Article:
A loss of excellence?
Simply stated, the proposal is to reduce the compensation for the chair of the Honors Program and faculty adviser for the honors society, Phi Theta Kappa. Currently there is sufficient compensation to barely cover the average of 20 hours per week needed to do these jobs well. This proposal would reduce that amount to only 4 hours per week.
My objections have nothing to do with money. But money buys time. If the person holding that position (currently myself, but I have already submitted my resignation should this proposal be implemented) does not have sufficient time to do the job well, students will suffer.
Allow me to cite three examples of the difference the Honors Program and Phi Theta Kappa—which provides over $35,000,000 in transfer scholarships—has made in the lives of some of our students:
Jorge came to Butte with minimal English skills. He worked his way into the Honors Program and got accepted to Texas A & M as a pre-med student. Phi Theta Kappa made this all possible through a renewable scholarship of $10,000 per year.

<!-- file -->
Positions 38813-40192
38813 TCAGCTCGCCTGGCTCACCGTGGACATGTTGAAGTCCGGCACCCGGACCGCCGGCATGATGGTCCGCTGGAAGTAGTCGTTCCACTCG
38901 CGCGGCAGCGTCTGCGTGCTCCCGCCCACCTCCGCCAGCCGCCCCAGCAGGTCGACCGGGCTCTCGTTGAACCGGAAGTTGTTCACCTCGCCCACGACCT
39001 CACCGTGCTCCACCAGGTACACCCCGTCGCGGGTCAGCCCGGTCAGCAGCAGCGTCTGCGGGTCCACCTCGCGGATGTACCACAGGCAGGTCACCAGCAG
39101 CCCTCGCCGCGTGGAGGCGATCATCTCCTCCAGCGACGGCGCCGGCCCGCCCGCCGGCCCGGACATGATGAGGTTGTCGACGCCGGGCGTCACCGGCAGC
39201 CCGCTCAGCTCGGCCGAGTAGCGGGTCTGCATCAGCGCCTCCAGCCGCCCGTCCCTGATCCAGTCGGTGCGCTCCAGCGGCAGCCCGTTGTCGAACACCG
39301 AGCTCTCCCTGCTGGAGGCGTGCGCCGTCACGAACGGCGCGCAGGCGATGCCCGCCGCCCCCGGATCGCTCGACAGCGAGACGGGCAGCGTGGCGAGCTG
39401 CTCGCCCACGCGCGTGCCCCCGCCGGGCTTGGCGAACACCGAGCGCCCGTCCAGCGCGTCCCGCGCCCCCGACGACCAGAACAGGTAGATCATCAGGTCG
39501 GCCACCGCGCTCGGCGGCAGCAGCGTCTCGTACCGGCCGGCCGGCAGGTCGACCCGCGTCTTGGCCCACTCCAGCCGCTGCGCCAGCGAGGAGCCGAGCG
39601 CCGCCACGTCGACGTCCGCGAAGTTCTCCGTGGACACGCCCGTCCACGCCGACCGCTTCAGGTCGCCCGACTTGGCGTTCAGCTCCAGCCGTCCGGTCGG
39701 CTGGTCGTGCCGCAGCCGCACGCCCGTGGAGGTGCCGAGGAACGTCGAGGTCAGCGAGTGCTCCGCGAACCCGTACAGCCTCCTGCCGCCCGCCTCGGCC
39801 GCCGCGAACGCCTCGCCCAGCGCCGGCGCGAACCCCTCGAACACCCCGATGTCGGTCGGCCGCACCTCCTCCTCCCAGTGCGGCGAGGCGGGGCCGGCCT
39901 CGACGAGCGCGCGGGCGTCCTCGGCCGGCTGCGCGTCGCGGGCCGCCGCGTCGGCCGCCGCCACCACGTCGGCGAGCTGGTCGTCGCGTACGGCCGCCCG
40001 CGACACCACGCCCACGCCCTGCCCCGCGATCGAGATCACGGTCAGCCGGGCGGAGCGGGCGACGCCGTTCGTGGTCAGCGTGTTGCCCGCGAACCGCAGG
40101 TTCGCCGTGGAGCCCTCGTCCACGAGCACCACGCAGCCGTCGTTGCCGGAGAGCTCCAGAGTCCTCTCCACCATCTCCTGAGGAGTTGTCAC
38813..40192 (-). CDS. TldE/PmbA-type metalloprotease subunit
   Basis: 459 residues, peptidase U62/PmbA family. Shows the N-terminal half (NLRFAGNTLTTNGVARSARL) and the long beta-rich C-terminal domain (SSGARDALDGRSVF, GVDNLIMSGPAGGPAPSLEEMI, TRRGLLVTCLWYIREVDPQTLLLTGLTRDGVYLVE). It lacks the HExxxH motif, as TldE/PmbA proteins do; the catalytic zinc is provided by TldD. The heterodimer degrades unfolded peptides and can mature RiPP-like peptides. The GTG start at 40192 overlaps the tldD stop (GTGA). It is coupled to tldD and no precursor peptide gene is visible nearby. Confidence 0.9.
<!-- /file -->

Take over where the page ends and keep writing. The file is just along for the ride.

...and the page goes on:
Samantha made it from Butte to Stanford and then on to the Northwest School of Law. She’s now a Chicago attorney and received one of last year’s Alumni of the Year Awards. She insists that none of this would have been possible without the Honors Program.
And then there is Jennifer. She recently graduated from Butte College as one of its Honors Scholars of the Year, and thanks to her affiliation with Phi Theta Kappa was also named a member of the All-California Academic First Team. A single mother of two, she is currently studying at Chico State. She is also a recovering addict and alcoholic and credits these programs with literally having saved her life.
I am not irreplaceable. No one is. But if the Butte College Board of Trustees ultimately accepts this proposal, it is highly likely that Phi Theta Kappa will be jettisoned almost immediately. Moreover, the Honors Program, which has already been cut more than any other program on campus, will whither away to insignificance. Is this what we call a commitment to academic excellence?